Lewandowski gone, but Bayern Munich looks even stronger
Even with Robert Lewandowski leaving, Bayern Munich is getting stronger.
The 10-time defending champions have not only signed two outstanding forwards to replace the Barcelona-bound Lewandowski, they have also embellished the squad with a host of other youngsters, AP reports.
Senegal forward Sadio Mané has arrived from Liverpool to help make up for Lewandowski’s 35 goals in 34 Bundesliga games last season, while Bayern also agreed to pay up to nearly $30 million to Rennes for French teenager Mathys Tel last week. The 17-year-old Tel didn’t score a goal in nine appearances for Rennes, but such is his promise that Bayern moved to sign him before any other rivals pounced.
Bayern also signed Netherlands defender Matthijs de Ligt to shore up a back line that looked fallible on some occasions last season. Bayern missed the cool-headed authority of David Alaba, who left for Real Madrid last year, and signed the 22-year-old De Ligt for his organizational qualities.
De Ligt was Ajax captain, the Dutch team’s youngest, before he joined Italian club Juventus in 2019. It hasn’t taken him long to assume a leadership role at Bayern, where he has already been directing his teammates in preseason training.
Bayern also added 24-year-old Morocco right back Noussair Mazraoui and 20-year-old Netherlands midfielder Ryan Gravenberch — both from Ajax — to give coach Julian Nagelsmann even more options in an enviable squad.
Bayern has won the last 10 Bundesliga titles and has quickly snuffed out any rivals’ hope that its dominance was waning after failing to convince Lewandowski to stay and add to his 344 goals in 375 competitive games for the club.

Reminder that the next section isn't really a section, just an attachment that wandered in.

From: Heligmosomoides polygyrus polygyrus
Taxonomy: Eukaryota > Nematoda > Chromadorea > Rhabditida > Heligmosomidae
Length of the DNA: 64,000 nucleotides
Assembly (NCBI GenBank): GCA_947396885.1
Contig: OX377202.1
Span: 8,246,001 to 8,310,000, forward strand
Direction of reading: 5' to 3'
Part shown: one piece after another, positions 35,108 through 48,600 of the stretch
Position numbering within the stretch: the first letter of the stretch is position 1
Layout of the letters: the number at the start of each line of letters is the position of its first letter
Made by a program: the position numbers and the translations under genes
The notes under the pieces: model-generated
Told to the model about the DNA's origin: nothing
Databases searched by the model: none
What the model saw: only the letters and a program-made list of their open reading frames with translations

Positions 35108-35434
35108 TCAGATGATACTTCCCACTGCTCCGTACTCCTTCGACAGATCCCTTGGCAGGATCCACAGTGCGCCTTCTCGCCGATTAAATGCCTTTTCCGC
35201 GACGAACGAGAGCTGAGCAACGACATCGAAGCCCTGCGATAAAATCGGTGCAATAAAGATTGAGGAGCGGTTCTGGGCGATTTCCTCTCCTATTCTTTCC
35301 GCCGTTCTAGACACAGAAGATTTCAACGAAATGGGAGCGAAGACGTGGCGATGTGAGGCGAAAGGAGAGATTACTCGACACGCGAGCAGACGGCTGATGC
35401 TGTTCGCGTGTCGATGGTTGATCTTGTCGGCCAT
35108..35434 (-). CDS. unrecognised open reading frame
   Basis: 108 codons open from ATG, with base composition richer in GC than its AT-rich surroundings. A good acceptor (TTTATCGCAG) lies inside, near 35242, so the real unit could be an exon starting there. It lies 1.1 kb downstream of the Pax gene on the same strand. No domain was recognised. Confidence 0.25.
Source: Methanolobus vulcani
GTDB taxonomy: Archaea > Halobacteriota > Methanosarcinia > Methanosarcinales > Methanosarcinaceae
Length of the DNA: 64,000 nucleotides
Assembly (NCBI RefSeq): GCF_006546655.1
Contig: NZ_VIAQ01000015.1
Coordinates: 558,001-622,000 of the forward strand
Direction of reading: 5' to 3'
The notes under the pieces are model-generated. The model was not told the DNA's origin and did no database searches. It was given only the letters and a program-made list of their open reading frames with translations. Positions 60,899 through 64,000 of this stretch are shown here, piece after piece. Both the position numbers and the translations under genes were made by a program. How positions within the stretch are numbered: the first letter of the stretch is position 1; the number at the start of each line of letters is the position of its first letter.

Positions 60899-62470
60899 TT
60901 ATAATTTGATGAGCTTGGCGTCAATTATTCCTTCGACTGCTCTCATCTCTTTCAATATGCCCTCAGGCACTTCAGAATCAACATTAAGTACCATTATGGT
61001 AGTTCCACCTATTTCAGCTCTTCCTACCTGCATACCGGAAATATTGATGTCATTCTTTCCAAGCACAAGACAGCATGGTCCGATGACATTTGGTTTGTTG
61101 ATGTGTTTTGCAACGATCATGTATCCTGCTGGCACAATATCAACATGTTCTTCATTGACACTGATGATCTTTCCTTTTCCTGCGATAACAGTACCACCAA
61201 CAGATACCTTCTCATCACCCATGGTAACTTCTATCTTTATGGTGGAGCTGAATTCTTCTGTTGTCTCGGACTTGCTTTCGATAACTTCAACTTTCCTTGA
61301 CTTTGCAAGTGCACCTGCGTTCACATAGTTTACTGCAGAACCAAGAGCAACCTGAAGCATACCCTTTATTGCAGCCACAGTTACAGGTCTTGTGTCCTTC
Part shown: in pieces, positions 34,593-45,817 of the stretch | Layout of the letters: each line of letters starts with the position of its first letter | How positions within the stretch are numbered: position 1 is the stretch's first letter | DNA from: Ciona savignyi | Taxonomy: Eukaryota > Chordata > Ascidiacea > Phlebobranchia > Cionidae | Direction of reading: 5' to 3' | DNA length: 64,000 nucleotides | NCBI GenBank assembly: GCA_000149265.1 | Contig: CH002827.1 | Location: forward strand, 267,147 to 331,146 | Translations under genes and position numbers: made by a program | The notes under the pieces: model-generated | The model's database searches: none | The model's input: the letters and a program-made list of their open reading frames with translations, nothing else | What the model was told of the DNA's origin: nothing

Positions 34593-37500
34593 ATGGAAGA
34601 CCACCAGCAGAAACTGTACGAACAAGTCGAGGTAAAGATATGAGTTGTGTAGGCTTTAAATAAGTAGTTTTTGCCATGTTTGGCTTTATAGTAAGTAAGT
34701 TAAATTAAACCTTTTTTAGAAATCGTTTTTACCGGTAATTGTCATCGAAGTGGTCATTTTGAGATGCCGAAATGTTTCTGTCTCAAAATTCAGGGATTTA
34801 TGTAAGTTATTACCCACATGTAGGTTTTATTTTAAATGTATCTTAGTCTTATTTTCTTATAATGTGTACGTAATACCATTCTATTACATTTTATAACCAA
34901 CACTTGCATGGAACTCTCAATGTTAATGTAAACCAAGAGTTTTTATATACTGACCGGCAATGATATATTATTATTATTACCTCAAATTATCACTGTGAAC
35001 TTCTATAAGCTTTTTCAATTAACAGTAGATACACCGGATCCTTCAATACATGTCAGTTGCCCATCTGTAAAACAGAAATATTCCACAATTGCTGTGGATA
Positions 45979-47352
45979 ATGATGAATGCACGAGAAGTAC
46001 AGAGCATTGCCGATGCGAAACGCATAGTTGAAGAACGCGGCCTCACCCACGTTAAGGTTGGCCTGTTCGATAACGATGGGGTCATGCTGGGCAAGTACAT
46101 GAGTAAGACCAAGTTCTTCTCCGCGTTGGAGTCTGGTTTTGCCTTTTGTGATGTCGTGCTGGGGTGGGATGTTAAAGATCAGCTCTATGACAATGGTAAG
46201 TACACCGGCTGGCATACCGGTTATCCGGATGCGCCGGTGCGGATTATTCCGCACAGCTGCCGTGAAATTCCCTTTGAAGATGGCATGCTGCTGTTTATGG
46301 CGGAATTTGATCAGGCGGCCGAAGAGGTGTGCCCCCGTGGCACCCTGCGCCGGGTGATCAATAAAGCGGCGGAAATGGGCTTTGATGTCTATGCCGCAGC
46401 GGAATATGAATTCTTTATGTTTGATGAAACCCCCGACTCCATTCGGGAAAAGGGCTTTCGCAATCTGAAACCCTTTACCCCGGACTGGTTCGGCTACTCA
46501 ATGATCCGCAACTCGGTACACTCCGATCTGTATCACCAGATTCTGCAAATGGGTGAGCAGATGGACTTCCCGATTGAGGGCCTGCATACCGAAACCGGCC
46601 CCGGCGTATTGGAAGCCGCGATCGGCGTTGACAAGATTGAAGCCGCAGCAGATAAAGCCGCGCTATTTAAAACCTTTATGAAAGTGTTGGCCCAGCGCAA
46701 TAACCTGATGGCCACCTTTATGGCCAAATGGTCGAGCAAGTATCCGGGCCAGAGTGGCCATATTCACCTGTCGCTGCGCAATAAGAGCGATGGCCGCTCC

“Bayern Munich is the No. 1 top favorite,” Borussia Dortmund chief executive Hans-Joachim Watzke said even before Bayern signed Tel. “They’re losing an outstanding player in Lewandowski, but are getting two more outstanding players in Mané and de Ligt.”
Speaking to news agency DPA, Watzke said there was little hope of a shift in power between the two rivals.
“What Bayern have done so far in transfers has to be earned,” Watzke said. “But that’s nothing new. It won’t flip the financial might of the Bundesliga but consolidate it further.”
Dortmund, which finished seven points behind Bayern in second place last season, also lost its top-scorer when Erling Haaland departed for Manchester City.
But Haaland’s replacement, Sébastien Haller, was diagnosed with a testicular tumor shortly after his signing from Ajax, and Dortmund said last week that the Ivory Coast forward will be out for at least two months.
Dortmund also signed Germany forward Karim Adeyemi from Salzburg — though he’s not a natural replacement for Haaland — and Germany defenders Nico Schlotterbeck and Niklas Süle. Edin Terzić has returned as coach to take over from successor Marco Rose, and it remains to be seen if he can mold a sustained challenge to Bayern.
Bayer Leverkusen finished third last season and has had a relatively quiet offseason with Czech Republic forward Adam Hlozek’s arrival from Sparta Prague the biggest transfer so far.
Leverkusen midfielder Robert Andrich knows who the title favorite is.
“We don’t need to waste any big words on the title race,” Andrich said. “Of course, we always want to stand up to them, but we’re definitely not going to stand up and say that we’re going to be champions.”
The Bundesliga season starts Friday with Bayern visiting Eintracht Frankfurt. Dortmund then hosts Leverkusen on Saturday.